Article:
A third great responsibility Bush said Americans have to those who follow is to be good stewards of the economy. Social Security reform is highest on the president’s current economic agenda, and he made the case for why the system is in jeopardy.

“Social Security was a great moral success of the 20th century, and we must honor its purposes in this new century,” he said. “The system, however, on its current path, is headed toward bankruptcy. … Social Security was created decades ago for a very different era. … Our society has changed in ways the founders of Social Security could not have foreseen.”

Bush said he is open to examining all possible solutions to the problem and he admits none of them will be easy. One idea he put forth was voluntary personal retirement accounts that would be phased in to allow younger workers to set aside part of the money they currently pay into the system and use it in the future as their own.

“The president is making a correct and moral argument on Social Security,” Land said. “We cannot mortgage our grandchildren’s future by deciding that we’re not going to do anything.”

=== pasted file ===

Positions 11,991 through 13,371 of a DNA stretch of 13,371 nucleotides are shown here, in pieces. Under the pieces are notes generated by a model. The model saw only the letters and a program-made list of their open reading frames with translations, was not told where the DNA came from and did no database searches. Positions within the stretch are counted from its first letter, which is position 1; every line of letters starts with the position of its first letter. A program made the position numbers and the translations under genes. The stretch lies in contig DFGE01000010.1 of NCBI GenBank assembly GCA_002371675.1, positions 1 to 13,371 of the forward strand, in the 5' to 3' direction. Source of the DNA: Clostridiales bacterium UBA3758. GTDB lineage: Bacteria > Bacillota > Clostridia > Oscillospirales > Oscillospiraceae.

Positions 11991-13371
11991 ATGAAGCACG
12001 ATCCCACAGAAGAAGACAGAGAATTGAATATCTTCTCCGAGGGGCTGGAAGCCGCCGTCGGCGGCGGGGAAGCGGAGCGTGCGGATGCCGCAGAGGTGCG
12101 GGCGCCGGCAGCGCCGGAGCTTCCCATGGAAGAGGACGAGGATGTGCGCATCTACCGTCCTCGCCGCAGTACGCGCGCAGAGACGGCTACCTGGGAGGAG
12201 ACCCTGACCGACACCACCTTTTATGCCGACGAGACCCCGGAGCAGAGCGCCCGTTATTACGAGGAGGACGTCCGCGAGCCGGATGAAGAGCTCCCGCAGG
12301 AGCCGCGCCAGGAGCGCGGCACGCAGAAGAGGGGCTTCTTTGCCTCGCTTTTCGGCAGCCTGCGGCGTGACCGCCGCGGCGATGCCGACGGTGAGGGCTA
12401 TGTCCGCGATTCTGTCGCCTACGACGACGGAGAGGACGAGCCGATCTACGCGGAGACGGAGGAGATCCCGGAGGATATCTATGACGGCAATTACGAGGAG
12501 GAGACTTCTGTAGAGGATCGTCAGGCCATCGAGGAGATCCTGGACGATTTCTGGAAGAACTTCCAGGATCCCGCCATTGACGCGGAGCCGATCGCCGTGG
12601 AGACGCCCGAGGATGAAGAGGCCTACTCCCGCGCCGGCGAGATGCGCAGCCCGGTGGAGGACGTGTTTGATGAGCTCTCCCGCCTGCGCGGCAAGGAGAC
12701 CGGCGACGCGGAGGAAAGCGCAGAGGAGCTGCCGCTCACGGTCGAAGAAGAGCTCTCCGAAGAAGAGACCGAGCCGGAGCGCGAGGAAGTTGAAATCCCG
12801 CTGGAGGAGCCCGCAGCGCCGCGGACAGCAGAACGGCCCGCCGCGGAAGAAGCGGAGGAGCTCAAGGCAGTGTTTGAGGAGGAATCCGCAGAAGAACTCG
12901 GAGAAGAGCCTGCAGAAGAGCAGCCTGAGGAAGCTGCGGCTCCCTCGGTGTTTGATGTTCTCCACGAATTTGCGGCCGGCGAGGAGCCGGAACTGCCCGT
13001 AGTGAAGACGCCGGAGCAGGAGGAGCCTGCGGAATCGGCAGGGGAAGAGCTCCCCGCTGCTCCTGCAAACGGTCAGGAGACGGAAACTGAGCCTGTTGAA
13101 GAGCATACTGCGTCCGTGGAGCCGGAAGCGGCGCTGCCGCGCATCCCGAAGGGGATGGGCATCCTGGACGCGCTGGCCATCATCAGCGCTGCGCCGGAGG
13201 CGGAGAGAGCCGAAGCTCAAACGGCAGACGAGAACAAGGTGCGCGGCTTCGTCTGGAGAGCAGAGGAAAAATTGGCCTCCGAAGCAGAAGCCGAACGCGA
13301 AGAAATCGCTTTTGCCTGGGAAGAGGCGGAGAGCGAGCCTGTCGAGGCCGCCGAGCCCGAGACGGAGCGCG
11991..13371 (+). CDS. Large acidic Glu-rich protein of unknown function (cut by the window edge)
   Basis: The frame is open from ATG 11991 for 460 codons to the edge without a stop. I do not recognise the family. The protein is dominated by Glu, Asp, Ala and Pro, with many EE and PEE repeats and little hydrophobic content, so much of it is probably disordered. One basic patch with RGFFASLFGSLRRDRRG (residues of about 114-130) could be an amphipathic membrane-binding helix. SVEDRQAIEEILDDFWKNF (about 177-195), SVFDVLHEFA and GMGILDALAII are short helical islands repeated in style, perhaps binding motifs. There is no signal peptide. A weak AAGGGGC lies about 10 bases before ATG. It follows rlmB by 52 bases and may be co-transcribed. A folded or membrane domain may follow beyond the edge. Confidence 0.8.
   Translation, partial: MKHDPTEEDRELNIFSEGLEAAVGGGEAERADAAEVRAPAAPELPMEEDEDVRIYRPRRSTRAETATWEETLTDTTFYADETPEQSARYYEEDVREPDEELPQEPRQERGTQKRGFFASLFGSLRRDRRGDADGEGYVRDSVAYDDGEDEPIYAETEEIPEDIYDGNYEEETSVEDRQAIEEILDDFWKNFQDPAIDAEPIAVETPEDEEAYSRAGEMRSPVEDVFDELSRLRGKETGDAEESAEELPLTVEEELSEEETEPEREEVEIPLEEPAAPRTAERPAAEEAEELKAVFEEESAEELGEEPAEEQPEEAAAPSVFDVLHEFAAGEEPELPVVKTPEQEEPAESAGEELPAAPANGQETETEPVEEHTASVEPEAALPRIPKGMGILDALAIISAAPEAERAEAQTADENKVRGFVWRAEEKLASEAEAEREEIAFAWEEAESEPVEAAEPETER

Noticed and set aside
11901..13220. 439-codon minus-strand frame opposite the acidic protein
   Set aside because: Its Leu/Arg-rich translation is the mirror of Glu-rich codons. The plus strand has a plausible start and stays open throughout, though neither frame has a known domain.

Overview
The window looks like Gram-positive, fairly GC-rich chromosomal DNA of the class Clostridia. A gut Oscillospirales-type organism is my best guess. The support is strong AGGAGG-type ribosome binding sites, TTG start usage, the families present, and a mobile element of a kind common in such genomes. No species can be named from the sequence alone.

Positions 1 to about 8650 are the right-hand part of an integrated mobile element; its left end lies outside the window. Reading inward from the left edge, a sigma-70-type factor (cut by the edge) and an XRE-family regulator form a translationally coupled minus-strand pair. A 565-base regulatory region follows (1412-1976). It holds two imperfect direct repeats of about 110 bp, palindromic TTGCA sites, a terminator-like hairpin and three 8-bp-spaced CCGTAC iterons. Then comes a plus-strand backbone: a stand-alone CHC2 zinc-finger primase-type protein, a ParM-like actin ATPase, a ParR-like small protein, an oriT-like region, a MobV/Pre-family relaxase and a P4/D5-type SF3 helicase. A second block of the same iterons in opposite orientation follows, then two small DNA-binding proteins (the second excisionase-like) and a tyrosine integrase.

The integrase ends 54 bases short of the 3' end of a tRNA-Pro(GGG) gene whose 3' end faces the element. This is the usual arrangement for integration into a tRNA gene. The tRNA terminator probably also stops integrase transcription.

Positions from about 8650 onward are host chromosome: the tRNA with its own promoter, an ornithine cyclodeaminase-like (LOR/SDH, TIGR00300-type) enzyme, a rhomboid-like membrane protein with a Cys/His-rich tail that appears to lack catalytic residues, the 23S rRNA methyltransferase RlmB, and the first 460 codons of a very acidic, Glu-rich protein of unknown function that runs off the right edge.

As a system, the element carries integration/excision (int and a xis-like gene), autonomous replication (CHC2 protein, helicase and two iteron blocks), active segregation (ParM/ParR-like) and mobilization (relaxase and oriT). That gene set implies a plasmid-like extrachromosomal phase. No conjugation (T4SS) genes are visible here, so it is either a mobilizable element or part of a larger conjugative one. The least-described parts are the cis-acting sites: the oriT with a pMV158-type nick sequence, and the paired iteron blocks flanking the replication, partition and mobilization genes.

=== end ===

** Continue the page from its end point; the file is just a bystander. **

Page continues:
Land said he is grateful that Bush laid out certain “ground rules.” The president said the Social Security tax must not be raised and he promised those 55 and over that their benefits would not change.

“To see a ship heading straight for an iceberg and to not sound the alarm and say, ‘We need to change course,’ is immoral,” he told BP.

Other economic issues the president addressed were: a budget that will cut the deficit in half by 2009; education standards that will prepare a rising generation to fill the jobs of the 21st century; an entrepreneurial climate that encourages the growth of small businesses; a comprehensive healthcare agenda that will make healthcare affordable; energy legislation that will make America less dependent on foreign sources; a tax code that is easy to understand; and an immigration system that welcomes hardworking people who want to provide for their families.

“In these four years, Americans have seen the unfolding of large events,” Bush said in closing. “We have known times of sorrow and hours of uncertainty and days of victory. In all this history, even when we have disagreed, we have seen threads of purpose that unite us. The attack on freedom in our world has reaffirmed our confidence in freedom’s power to change the world. We are all part of a great venture: to extend the promise of freedom in our country, to renew the values that sustain our liberty and to spread the peace that freedom brings.

“… The road of Providence is uneven and unpredictable, yet we know where it leads: It leads to freedom,” Bush said.
With reporting by Michael Foust.

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  • Erin Curry